About now, the Hourglass is starting to realy melt out and the ice on the rock and the thin snow cover make for a tricky climb. We hit it ealy enough where we didn't run into any problems, minus the close call along our descent when a sharp, mid-sized boulder nearly took Kiefer's head off. The melting in that area is loosening up the rocks above the hourglass, sending them shooting down the gully below, so be weary of this and get an early start. I'd have to say, besides the rocks falling down the hourglass later in the day, the other dangerous sections are the ice covered rocks right above the gully. After that, its a straight shot along snow up to the summit. Here are a few shots of our climb :
Ellingwood in the morning
Looking down Baby Thunder, looks like a scary way to ski down a mountain, I give jcwhite and gb a lot of credit for such a creative route
Glen in front of the Hourglass
Crestone Group and Dunes to the North
Downclimbing from the summit
My 4th trip into Lake Como proved to be one of my favorites, which is ironic, cause I vaguely remember vowing never to return to this unforgiving, yet beautiful group in Southern Colorado. I had such a good time, even the slog back to the car was enjoyalbe, Kiefer and I basicaly planned out our summers and talked to kill the time all the way back to the car. As we got there, Mark was taking a load off, he had been there since noon, and it was around 5pm, since he didn't join us on the LB climb due to some bleeding ankles from hiking up the Como road in his ice boots. I felt bad that he couldn't join us, but it would've been a miserable downclimb and hike back to the car, plus he had a great view of the valley and a Guinness while he waited. We agreed on a post climb meal at K's in Buena Vista, it did not disapoint to say the least. I needed some Spike (aka crack juice, to make the drive back to Denver, this stuff makes you feel like Rick James).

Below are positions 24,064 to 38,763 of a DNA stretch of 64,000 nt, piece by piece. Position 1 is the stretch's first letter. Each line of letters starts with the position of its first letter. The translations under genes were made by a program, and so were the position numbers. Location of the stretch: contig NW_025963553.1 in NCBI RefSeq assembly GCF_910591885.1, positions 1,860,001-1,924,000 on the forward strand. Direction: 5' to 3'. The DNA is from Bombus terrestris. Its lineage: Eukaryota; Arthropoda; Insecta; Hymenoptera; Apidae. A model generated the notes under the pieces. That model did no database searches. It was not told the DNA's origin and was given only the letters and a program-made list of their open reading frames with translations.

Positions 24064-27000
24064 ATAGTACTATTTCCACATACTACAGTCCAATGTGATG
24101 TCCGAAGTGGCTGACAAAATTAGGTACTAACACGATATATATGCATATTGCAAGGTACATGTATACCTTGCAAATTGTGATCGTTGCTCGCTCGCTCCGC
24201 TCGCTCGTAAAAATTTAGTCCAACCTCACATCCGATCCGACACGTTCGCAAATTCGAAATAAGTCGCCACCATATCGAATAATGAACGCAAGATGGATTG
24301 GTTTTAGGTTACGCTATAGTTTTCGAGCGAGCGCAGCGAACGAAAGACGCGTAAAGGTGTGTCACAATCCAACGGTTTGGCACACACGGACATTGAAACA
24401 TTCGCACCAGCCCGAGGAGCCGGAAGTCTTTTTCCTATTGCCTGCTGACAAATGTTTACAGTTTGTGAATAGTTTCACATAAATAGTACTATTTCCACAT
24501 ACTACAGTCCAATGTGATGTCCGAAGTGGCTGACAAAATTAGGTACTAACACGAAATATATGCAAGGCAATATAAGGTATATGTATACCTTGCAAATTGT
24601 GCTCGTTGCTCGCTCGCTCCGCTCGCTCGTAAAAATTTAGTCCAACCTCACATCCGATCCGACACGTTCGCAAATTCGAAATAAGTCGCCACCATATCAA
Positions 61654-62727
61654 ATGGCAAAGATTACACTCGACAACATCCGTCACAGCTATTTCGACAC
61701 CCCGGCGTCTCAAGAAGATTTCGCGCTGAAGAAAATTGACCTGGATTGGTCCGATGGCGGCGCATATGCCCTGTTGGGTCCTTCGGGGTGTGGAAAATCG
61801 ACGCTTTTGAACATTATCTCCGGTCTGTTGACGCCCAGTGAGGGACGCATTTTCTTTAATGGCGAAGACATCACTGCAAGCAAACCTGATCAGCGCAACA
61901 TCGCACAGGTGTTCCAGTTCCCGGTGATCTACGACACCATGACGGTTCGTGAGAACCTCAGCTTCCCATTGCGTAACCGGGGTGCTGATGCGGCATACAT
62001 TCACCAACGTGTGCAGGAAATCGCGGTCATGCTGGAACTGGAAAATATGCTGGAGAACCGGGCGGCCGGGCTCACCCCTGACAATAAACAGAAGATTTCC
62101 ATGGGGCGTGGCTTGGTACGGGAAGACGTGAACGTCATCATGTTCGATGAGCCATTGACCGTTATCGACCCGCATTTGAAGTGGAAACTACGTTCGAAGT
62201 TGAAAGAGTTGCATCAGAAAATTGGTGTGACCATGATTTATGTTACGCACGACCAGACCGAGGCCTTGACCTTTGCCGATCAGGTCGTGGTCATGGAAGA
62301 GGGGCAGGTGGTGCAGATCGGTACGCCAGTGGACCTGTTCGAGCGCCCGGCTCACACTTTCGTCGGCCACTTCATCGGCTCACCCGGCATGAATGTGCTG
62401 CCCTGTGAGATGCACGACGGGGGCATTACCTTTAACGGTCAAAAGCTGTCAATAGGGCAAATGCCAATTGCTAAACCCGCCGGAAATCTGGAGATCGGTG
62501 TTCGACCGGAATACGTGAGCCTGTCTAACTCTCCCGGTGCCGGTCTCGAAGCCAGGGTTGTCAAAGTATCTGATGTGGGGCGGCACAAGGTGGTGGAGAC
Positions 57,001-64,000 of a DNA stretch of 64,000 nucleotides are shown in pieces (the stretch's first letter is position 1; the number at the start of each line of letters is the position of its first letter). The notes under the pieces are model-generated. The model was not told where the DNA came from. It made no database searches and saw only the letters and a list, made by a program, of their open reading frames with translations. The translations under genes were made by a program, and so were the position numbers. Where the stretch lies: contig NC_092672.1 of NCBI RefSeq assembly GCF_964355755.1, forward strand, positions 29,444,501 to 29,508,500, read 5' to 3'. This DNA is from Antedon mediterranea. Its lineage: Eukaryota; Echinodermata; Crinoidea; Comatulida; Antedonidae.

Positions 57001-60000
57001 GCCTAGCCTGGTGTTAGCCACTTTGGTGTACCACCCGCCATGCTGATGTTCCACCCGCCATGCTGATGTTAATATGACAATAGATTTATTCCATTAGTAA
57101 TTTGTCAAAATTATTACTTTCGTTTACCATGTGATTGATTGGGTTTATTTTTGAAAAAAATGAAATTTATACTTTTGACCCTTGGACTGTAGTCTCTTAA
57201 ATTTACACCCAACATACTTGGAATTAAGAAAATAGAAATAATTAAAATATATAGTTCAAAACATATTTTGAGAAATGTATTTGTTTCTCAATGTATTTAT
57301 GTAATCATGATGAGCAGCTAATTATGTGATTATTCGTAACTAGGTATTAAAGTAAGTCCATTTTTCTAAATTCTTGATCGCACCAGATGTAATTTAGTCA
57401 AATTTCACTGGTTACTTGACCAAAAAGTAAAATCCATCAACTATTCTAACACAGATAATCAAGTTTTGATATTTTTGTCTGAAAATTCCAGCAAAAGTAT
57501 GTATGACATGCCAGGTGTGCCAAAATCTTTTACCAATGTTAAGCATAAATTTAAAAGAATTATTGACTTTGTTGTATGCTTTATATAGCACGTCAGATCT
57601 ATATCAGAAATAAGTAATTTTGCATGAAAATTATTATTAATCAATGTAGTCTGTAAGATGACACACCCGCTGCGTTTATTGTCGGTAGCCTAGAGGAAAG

Anyways, it was also a great weekend, cause I was finally able to get something together with both Mark and Kiefer, two guys I'd been exchanging e-mails with for possible climbs. Mark was a great climbing partner on Ellingwood, real easy going and we couldn't have asked for a better day. Kiefer, Glen and Roman were a pleasure to climb with on Little Bear, we all seemed to be on the same page and it was good to get out with Kiefer and Glen, since we'll be on a trip in the Grenadiers in mid-August.
Here is a link to Mark's TR on summitpost, it captures the intensity of the day a bit more than mine and throws in some videos, enjoy...
Thumbnails for uploaded photos (click to open slideshow):